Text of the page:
posted by paulsc at 12:38 PM on November 2, 2013

Ohhhh, I just remembered, the newer Bonobo has a MASSIVE brick. So I'm not 100% positive if it has a generic, I'd imagine it does, but I'll update you once I hear officially.
posted by HermitDog at 12:42 PM on November 2, 2013

Upon some deep internet searching, that looks like a rebranded clevo(and i KNEW IT when i saw it, i was like OH OH I KNOW THIS I KNOW THIS)

it's one of these!!

This brick is technically correct, but is intended for if you have SLI. It's an extra 100w for another 100w GPU.

This(select p177sm barebones and male plug) would be more reasonable for the specs you have, if you have a single CPU. 220w is what the dell precision 17 inchers come with so there's no way you're going to be starving your VRM board for power.(not enough wattage will overload the brick causing voltage drops as it struggles to push out the 11-13 amps or so of current, then you overheat the brick, and as the voltage drops the VRM in the laptop will start to overheat. bad fucking news, you'll kill the motherboard over time this way)

Do not buy a knockoff that's a lower wattage. 220w isn't bonkers for a high perf 17in machine like this with the capability to handle dual GPUs. my friends 6990m equipped clevo p150 takes a 180w. You will overheat a smaller brick than the stock unit. You will also likely damage any converter that isn't a solid piece inside(ala the converters people use on asus laptops to change the straight plug into an L plug, not applicable here). Do not use any "universal" charger or anything with some adapter, they aren't designed to handle >10 amps of current.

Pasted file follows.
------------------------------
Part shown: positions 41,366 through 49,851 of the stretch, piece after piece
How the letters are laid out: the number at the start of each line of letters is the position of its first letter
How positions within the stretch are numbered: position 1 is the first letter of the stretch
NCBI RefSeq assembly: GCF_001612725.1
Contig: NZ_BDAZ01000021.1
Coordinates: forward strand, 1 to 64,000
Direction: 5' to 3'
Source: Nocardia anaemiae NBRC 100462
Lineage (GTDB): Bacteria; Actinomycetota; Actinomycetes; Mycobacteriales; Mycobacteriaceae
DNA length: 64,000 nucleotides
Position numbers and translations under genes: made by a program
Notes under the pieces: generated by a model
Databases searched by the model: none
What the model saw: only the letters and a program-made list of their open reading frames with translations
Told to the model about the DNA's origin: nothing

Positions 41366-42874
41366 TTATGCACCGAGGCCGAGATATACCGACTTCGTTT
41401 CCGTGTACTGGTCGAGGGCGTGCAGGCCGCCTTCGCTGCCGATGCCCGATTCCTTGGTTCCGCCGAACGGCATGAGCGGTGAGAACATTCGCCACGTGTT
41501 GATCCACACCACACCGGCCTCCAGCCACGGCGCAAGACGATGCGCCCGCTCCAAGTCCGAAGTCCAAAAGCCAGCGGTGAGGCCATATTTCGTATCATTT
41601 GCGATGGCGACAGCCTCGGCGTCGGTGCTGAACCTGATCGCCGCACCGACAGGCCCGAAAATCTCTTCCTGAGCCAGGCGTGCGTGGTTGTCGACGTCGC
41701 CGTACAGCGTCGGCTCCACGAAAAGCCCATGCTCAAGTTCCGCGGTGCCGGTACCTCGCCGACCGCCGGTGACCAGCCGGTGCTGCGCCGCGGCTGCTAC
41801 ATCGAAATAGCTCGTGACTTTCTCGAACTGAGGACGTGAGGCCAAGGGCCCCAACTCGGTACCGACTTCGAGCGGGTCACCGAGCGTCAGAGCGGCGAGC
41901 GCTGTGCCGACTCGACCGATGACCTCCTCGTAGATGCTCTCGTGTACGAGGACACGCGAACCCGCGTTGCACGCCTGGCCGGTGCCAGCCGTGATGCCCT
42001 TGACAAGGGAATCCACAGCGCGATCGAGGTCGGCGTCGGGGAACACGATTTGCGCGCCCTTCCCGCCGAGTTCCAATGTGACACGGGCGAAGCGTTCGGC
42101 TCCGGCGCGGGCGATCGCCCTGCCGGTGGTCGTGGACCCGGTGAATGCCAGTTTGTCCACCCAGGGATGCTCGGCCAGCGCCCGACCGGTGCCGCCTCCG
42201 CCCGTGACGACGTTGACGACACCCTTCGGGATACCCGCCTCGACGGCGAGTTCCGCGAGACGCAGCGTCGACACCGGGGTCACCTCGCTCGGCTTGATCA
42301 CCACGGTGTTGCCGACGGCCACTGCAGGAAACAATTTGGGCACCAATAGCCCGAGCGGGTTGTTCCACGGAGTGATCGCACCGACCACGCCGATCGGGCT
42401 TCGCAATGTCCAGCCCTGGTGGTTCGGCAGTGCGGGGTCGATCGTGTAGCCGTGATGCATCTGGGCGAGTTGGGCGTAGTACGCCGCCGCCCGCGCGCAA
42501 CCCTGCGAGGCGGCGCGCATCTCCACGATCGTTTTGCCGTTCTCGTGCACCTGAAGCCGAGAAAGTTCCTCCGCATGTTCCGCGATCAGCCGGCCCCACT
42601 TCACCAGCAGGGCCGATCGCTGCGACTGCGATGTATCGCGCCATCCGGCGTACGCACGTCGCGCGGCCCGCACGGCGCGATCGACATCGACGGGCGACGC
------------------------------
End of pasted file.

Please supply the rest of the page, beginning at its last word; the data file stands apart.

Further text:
$170 is highway robbery though. even the 180w bricks for the asus laptops are only like $50. $100 is reasonable because this is a multiple voltage output high power unit, and is about what the dell precision power supplies(which are VERY similar) cost. There won't be anything much under i'd bet around $80 for these as it's a weird specialty part and not exactly cheap to make either.

If you want to 100% verify that this will work with your unit(the 220w one, which i mean, it will, but still) you can call a clevo reseller like malibal, avadirect, etc and say you have one of their p370sm's with a single GPU and want to verify that the 220w brick is certified/verified to operate that machine.

For what it's worth though, i've swapped around power supplies on machines like this a lot, and as long as the pinout and wattage is correct and it's a quality unit(there are very few shitty REPLACEMENT POWER SUPPLY FOR TOSHIBA LOL $6 jobs that weigh 2 ounces in this wattage and class of PSU above 150w) you'll be fine.

If you have any further questions post back and i'll check my recents. but the cheapest p177/4 pin male 220w power brick you can find should work great with this machine. Doesn't have to be that one i linked if you can find one cheaper on amazon marketplace or something.
posted by emptythought at 3:07 PM on November 2, 2013